Tag Archives | Zero Dark Thirty
WIRED.COM‘s Spencer Ackerman offers a justification for the inclusion of torture scenes in Zero Dark Thirty, a Katherine Bigelow-helmed film about the hunt for Osama Bin Laden:
“It’s a movie, not a documentary,” screenwriter Mark Boal told The New Yorker. “We’re trying to make the point that waterboarding and other harsh tactics were part of the C.I.A. program.” That quote has electrified the internet as a statement of intent to gussy up the importance of torture. But the fact is torture was part of the CIA’s post-9/11 agenda: dispassionate journalists like Mark Bowden presents it as such in his excellent recent book.
Zero Dark Thirty does not present torture as a silver bullet that led to bin Laden; it presents torture as the ignorant alternative to that silver bullet. Were a documentarian making the film, there would surely be less torture in the movie: CNN’s Peter Bergen considered an early cut of those scenes overwrought in their gruesomeness and reminds that senators who have investigated the CIA torture program reject the idea that torture led to bin Laden.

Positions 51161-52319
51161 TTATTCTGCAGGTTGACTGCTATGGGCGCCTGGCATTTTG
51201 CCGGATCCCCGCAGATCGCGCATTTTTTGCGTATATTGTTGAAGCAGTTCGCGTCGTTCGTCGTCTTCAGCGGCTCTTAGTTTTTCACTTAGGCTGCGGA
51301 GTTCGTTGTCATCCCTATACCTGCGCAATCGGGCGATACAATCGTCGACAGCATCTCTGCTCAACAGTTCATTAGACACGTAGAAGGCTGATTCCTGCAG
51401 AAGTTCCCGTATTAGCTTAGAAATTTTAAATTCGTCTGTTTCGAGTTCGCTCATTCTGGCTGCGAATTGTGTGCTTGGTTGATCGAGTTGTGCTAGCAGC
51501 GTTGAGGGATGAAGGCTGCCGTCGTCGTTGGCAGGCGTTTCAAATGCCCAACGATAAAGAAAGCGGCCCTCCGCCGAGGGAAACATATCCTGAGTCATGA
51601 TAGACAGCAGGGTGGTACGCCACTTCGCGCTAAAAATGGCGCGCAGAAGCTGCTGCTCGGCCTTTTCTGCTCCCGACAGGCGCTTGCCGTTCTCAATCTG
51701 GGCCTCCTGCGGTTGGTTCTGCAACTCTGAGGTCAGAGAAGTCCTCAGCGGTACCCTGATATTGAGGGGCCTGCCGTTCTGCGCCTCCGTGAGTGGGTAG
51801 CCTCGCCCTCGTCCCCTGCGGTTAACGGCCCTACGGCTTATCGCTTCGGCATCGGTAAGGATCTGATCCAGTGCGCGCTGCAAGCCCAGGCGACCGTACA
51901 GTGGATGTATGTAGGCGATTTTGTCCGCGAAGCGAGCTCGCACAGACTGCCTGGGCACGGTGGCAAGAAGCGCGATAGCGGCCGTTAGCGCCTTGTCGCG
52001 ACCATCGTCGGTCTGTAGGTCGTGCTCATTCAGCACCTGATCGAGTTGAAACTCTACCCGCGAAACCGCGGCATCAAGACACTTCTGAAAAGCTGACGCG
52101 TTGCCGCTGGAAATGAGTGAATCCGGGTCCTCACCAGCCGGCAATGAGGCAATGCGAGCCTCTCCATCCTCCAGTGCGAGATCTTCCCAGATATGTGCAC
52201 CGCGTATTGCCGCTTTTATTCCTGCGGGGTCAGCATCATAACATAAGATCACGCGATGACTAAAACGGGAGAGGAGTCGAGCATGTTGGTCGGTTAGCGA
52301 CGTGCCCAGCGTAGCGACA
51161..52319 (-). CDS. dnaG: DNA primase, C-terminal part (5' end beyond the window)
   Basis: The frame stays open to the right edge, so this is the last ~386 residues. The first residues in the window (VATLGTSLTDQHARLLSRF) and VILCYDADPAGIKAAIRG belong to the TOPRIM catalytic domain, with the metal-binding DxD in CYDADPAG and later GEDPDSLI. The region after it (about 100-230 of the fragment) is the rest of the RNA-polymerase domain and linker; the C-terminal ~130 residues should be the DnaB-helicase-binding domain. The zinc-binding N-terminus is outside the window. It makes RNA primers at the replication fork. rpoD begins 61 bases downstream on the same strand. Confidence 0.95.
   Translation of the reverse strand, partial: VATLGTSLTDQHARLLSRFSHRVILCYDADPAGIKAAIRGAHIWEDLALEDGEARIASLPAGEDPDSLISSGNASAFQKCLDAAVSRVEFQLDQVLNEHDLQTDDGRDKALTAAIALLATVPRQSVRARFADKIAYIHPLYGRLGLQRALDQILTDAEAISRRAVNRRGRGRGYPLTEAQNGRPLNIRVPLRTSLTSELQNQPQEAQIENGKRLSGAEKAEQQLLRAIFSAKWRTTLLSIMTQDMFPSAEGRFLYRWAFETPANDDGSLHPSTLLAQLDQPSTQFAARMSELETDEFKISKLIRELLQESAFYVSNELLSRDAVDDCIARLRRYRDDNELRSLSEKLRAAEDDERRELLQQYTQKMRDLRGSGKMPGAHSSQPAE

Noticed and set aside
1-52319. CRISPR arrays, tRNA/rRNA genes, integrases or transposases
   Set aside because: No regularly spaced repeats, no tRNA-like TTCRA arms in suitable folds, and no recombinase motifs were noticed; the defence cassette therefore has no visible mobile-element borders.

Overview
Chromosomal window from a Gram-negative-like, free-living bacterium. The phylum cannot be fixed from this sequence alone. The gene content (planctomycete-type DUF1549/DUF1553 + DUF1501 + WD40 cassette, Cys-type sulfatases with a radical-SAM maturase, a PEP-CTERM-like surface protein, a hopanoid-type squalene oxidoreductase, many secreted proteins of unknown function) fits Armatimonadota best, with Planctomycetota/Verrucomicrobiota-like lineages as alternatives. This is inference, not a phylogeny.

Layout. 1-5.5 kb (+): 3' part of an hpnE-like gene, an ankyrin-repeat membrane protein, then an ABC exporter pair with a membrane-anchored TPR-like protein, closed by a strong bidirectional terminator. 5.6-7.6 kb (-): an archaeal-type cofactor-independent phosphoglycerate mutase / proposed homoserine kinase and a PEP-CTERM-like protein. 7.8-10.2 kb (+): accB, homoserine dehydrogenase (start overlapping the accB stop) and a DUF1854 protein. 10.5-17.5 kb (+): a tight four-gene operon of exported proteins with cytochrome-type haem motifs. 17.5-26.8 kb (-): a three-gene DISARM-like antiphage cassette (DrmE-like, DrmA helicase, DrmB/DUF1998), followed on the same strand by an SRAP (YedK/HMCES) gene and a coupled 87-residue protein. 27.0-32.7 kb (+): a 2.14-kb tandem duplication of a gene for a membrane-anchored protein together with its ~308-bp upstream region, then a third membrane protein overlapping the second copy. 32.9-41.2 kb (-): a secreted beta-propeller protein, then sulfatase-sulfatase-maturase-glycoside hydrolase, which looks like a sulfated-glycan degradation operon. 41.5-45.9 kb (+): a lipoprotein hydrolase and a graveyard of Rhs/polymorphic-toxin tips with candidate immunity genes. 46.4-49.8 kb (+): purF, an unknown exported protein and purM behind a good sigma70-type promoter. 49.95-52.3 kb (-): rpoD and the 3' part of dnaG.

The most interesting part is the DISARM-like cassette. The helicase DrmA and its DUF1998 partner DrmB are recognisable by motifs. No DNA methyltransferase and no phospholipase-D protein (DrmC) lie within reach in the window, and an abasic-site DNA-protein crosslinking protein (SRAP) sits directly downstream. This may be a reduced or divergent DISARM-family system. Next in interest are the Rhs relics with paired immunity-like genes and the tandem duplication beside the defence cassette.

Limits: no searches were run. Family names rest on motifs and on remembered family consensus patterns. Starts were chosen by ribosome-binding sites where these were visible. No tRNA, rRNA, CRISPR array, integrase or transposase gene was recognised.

The trailer for an upcoming film on the U.S. raid that killed Osama bin Laden inaccurately represents tactics and techniques, thereby overstating pre-operational uncertainty regarding the terrorist leader’s hideout presence. While producing “Seal Team Six: The Raid on Osama bin Laden,” which National Geographic plans to air in the 48 hours before Election Day, Kathryn Bigelow consulted with senior White House, Defense Department and Central Intelligence Agency officials.
Here’s the official trailer for Zero Dark Thirty (Hilariously kitschy tagline: And Justice for All), Kathryn Bigelow’s movie about the United State’s hunt for Osama bin Laden. The script was written by Mark Boal, with whom Bigelow collaborated on 2008′s The Hurt Locker. Both Bigelow and Boal insist that their film is apolitical, but already questions are arising about if two received secret documents on the bin Laden raid from the Obama administration. They’ve had no comment, beyond a few muted responses along the usual “We have to protect our sources.”